'Everything is very simple in war, but the simplest thing is difficult. These difficulties accumulate and produce a friction, which no man can imagine exactly who has not seen war.'
- Carl Von Clausewitz, On War
Every worker who has sought to engage in the workplace knows the friction of accumulated difficulties.
Widget clarity is the key to victory.
Simplicity in the difficulty begins with the duty statement, job description or whatever the boss calls the piece of paper that defines the Widget and how she wants it to be made.
Few organisations write good job descriptions. They rank second to policies as effective dust collectors. You're already in trouble before the artillery barrage of opinions has started.
The military is a good model of how to write good job descriptions. It needs its soldiers, sailors and airmen to have absolute clarity about who they need to kill, how and when. They need simplicity wherever possible amidst the chaos when the enemy is trying to kill them.
Precision starts at the top and cascades down. The boss needs to be clear about what her job is.
These extracts from the job description for the Chief of the Defence Force written by his boss the Minister of Defence are an excellent example of Widget clarity. (You can almost hear the hum of the tension in the leash of democracy restraining the application of maximum violence):
Preamble: In accordance with my powers under s8 of the Defence Act....I give you strategic direction to achieve the Government’s defence outcomes.
Accountability: You are accountable to me for Defence’s performance, having regard to our statutory responsibilities. Any authorisation or delegation of my authority with respect to Defence is through you within the limitations below.
Results: I expect you to deliver:
a. ....operational deployment of the ADF to enhance our national strategic interests and our alliance relationships, to strengthen regional security and to successfully conduct joint military exercises and operations
b. Identification, development and provision of current and future capability to enable our armed forces to defend Australia and its national interests;
c. Enhanced intelligence, strategic policy, scientific and information capabilities, responsive to whole-of-government requirements;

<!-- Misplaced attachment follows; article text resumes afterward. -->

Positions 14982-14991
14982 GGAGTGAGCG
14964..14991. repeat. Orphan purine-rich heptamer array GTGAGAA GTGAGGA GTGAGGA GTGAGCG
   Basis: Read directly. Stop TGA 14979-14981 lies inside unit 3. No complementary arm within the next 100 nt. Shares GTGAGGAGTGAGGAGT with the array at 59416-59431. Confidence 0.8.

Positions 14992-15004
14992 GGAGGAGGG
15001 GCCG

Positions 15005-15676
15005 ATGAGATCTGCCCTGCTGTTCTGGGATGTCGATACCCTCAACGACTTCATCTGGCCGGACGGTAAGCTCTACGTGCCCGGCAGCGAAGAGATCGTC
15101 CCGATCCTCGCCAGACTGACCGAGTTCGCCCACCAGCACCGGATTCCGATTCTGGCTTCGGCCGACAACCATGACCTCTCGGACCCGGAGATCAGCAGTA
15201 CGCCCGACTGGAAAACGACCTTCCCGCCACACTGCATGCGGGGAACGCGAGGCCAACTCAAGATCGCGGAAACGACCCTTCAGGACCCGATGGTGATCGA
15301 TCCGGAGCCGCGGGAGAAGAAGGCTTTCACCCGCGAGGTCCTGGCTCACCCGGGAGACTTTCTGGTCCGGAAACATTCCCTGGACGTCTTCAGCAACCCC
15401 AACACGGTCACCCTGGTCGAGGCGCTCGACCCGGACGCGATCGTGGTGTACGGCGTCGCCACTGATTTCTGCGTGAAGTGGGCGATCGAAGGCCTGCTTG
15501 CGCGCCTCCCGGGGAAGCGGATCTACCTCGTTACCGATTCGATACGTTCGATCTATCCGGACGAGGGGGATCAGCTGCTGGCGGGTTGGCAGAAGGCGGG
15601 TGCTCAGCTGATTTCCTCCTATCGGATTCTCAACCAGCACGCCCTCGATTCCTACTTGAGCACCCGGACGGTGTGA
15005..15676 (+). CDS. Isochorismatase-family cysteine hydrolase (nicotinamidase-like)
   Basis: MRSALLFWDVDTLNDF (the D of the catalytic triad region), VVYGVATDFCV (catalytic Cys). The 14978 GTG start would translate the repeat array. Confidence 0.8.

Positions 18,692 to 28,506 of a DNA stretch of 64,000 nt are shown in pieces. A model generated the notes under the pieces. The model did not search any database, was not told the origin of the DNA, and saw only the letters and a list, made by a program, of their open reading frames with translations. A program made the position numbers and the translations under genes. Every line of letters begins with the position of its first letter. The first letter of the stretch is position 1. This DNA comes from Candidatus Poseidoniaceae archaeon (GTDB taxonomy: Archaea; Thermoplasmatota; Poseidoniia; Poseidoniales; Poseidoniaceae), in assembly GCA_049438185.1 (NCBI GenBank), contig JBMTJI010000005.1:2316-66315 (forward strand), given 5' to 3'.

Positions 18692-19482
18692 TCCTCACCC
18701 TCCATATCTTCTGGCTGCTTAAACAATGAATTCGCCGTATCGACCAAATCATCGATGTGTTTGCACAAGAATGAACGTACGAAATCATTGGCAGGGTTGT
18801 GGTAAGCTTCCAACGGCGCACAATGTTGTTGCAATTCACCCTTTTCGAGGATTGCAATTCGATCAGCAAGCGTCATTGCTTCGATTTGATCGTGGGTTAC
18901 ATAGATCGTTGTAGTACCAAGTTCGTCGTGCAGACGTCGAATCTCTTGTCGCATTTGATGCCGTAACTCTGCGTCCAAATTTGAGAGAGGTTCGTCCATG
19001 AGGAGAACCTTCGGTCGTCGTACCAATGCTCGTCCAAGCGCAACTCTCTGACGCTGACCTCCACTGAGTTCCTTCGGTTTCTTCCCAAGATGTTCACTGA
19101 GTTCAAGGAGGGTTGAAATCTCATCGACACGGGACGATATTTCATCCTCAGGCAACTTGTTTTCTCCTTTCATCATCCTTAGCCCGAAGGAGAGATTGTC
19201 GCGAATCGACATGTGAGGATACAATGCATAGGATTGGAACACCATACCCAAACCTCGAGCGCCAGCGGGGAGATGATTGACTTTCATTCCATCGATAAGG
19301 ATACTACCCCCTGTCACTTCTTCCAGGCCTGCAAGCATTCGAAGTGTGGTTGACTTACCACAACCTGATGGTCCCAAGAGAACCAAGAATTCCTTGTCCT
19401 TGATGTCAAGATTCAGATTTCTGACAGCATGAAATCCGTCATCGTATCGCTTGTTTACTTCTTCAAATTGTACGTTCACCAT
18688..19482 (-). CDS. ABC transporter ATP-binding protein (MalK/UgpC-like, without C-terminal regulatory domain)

d. Timely, accurate, coordinated and considered advice to the Minister and Government;
e. Proper stewardship of people, through developing and maintaining workforce skills and career structures, building and maintaining Defence’s reputation and providing a living and working environment that attracts and retains people;
f. Sound management of financial and other resources, operating within budgeted financial performance, meeting statutory requirements for preparing financial statements and optimal management and use of the Defence estate; and
g. Appropriate planning, evaluation and reporting documents, including an annual Defence Management and Finance Plan, and periodic Strategic Reviews and White Papers incorporating the above.
Guidance: You should pursue these results through effective leadership and management; and should ensure that:
a. Your actions are prudent, ethical and lawful;
b. Your actions are consistent with:
i. Government Policy
...your role as principal military adviser and statutory responsibilities and authority as commander of the Defence Force under the Defence Act 1903; and
c. You make your decisions and offer advice considering
i. The impact on relationships with others who contribute to national security, including with the leadership of Foreign Armed Forces and other Australian agencies with national security interests,
ii. My separation Directive to the Chief Executive Officer of the Defence Materiel Organisation,
iii. The risk to the sustainable delivery of Defence outputs; and
iv. The CDF’s proposals for promotions to Brigadier equivalent and above are made in consultation with the Secretary, VCDF and the Service Chiefs.
Minister for Defence